The possibility of doping the surface of reprocessed BCP with copper ions (Cu2+) was studied with the aim of conveying the antibacterial properties to the ceramic samples. Three aqueous solutions of copper acetate were prepared at three different concentrations (88, 175 and 350 mg/L of copper, referred to, respectively, as Cu Min, Cu Int and Cu Max), and used instead of the pure deionized water to immerse the BCP scaffold inside the CO2 reactor. The same process (pressure, time under pressure, degassing time, rest in the aqueous environment and drying conditions) was then executed as for the “simple” ceramic modification.
Samples were then analyzed following the previously described method. In addition, EDX analyses coupled to SEM visualizations as well as ICP titrations (ULTIMA2R, HORIBA-JOBIN YVON, Kyoto, Japan) were carried out to evaluate the amount of copper that was incorporated. A release study was carried out in a slightly undersaturated Simulated Body Fluid (SBF 0.9×) to approach in vivo conditions while avoiding uncontrolled secondary precipitation that could complicate the data processing.

2.7. Biological Tests

Antibacterial tests were carried out on two types of bacteria (E. coli, Gram negative and B. subtilis, Gram positive) relevant to bone infections, by contacting the bacteria with the CO2-modified BCP for 24 h of incubation in an adequate culture medium (BD dehydrated, Difco®: LB (Luria-Bertani) broth, Miller, Edinburgh, UK). Bacteria were then grown on a nutrient agar plate for 24 h and the number of colonies formed was counted and expressed in terms of colony-forming units (CFU) to assess the potential bacterial growth inhibition action operated by the samples. Results are expressed in terms of % inhibition, as calculated by Equation (1):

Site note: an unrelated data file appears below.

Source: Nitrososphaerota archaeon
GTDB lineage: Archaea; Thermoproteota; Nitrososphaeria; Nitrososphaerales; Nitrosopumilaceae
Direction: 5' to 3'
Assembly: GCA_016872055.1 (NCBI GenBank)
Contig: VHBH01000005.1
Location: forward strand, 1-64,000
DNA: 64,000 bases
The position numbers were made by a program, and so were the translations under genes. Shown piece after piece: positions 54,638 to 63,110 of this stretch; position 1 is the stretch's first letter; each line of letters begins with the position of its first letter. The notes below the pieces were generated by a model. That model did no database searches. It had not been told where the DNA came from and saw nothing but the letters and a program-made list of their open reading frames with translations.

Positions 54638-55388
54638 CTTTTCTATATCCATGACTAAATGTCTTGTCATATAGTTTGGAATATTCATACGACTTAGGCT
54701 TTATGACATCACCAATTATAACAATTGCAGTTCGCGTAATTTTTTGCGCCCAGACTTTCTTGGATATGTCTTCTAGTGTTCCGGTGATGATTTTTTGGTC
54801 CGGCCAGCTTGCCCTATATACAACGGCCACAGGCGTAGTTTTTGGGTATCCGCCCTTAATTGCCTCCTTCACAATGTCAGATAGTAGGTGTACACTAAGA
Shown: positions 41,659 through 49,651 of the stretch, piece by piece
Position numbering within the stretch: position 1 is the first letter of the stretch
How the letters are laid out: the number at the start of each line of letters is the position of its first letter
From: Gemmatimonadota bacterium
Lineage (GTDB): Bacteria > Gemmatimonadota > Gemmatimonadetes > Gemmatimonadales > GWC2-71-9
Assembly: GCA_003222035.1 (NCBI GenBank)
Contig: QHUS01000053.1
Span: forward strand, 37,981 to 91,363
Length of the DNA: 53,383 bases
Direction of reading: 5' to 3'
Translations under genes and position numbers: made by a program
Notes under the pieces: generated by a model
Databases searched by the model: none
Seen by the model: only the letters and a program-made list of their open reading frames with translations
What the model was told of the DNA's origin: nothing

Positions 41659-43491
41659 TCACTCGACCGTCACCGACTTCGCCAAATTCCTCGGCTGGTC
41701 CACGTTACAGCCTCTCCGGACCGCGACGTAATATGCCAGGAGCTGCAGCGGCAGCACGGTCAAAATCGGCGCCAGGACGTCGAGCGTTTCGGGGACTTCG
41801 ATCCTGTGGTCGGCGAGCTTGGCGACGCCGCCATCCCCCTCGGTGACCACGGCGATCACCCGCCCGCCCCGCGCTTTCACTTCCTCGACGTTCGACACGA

%   inhibition = ( 1 Colony   number Colony   number   on   control   plate ) × 100 %  
Tests were also performed on primary mouse osteoblast MC3T3-E1 cells to validate the absence of toxicity of the Cu-free and Cu-doped scaffolds. The culture medium used was Minimum Essential Media (MEM) containing 10% fetal bovine serum and 5% penicillin/streptomycin. An incubation was used for proliferation, maintained at 37 °C and under 5% CO2. Osteoblast cell viability was quantified at days 3 and 7 using a dedicated kit (PrestoBlue® assay (Invitrogen, Carlsbad, CA, USA)) based on the modification of the absorbance of the medium. Absorbance measurements were performed at λ = 600 nm with a Tecan Infinite M1000 Pro Multilabel microplate reader (Männedorf, Switzerland).

3. Results and Discussion

The innovative approach of this study resides in the use of high-pressure (supercritical) CO2 to allow for water-immersed BCP surface remodeling via a dissolution/reprecipitation mechanism (Figure 1). In simple terms, this may be seen as a “coating-from” rather than a “coating-to” approach, by the fact that no addition of external solid substance is needed, conversely to traditional coating strategies [23,25,26,39].